His forefathers had fought alongside my own ancestor, the Afghan warlord and statesman Jan Fishan Khan (a , translating literally as 'He Who Scatters Souls'). None had been so courageous, or trusted, as the progenitors of Hafiz Jan. They had accompanied the warrior on all his campaigns. Many had died in battle, side by side with members of my own family. When, in 1842, their lord had travelled with his enormous retinue of soldiers from Afghanistan to India, they had escorted him. With his sudden death at the tranquil Indian town of Burhana, they had pledged to guard for eternity the mausoleum of their commander, Jan Fishan Khan.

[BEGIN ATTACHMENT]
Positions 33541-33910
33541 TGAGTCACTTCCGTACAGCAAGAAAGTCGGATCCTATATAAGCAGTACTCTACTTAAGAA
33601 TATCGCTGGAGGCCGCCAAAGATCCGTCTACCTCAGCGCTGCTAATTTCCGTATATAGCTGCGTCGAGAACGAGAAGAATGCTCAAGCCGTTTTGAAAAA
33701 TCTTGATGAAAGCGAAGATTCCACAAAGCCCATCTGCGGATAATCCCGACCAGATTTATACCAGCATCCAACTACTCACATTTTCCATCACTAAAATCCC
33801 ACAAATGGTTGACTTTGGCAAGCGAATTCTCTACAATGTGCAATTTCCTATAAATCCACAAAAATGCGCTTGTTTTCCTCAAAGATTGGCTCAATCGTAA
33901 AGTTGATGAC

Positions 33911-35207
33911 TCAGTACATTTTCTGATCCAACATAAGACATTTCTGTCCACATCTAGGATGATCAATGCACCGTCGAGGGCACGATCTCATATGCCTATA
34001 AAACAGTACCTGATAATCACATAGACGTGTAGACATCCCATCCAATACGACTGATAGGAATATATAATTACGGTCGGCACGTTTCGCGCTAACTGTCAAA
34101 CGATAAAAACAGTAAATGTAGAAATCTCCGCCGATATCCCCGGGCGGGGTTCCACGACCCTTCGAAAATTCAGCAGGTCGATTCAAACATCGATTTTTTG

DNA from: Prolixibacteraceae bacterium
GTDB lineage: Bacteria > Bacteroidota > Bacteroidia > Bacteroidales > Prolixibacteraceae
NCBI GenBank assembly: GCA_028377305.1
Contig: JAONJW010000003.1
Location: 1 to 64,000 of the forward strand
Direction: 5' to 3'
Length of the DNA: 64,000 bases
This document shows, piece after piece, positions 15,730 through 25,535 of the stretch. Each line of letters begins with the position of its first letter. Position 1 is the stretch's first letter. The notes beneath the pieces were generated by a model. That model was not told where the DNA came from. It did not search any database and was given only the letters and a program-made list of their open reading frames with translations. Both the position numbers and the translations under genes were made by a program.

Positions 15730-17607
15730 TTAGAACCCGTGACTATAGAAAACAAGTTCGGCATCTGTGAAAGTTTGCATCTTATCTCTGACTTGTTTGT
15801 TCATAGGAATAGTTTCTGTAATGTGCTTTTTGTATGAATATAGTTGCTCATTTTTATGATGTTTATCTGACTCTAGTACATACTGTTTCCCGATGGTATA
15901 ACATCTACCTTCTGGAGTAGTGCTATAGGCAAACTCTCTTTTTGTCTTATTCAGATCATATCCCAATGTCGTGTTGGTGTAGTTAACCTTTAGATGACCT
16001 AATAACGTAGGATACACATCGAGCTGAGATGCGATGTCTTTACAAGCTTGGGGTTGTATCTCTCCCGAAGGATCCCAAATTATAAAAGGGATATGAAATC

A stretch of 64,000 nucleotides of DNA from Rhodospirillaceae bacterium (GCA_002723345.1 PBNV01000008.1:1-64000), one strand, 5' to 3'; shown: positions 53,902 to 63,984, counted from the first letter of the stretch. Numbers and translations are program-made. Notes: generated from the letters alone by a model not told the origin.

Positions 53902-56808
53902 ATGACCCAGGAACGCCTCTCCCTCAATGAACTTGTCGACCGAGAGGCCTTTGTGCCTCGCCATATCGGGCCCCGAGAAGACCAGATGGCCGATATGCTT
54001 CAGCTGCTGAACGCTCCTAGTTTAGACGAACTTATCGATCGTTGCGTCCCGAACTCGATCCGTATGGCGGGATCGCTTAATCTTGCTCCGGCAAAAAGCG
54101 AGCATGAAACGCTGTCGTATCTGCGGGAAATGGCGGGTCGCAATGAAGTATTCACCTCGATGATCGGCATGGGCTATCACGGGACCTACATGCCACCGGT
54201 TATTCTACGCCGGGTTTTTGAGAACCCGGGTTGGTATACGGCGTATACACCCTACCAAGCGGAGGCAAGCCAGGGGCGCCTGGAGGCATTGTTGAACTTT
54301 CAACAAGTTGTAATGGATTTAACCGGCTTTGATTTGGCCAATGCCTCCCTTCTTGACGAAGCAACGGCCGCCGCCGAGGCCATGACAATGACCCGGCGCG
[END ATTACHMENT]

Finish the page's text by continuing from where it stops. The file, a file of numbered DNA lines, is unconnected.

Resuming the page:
Shah was born in British India in 1924, the son and heir of Sirdar Ikbal Ali Shah of Sardhana, and belonged to a distinguished Hashemite family. Their best-known 19th-century forbear was Jan Fishan Khan, a notable warrior and Sufi sage.
'An intelligent enemy,' he would say, stroking his beard as if it were a bristly pet, 'rather than a foolish friend.' Or, 'He learnt the language of pigeons, and forgot his own.' Or, the favourite of Jan Fishan Khan: ' ... nothing is what it seems.'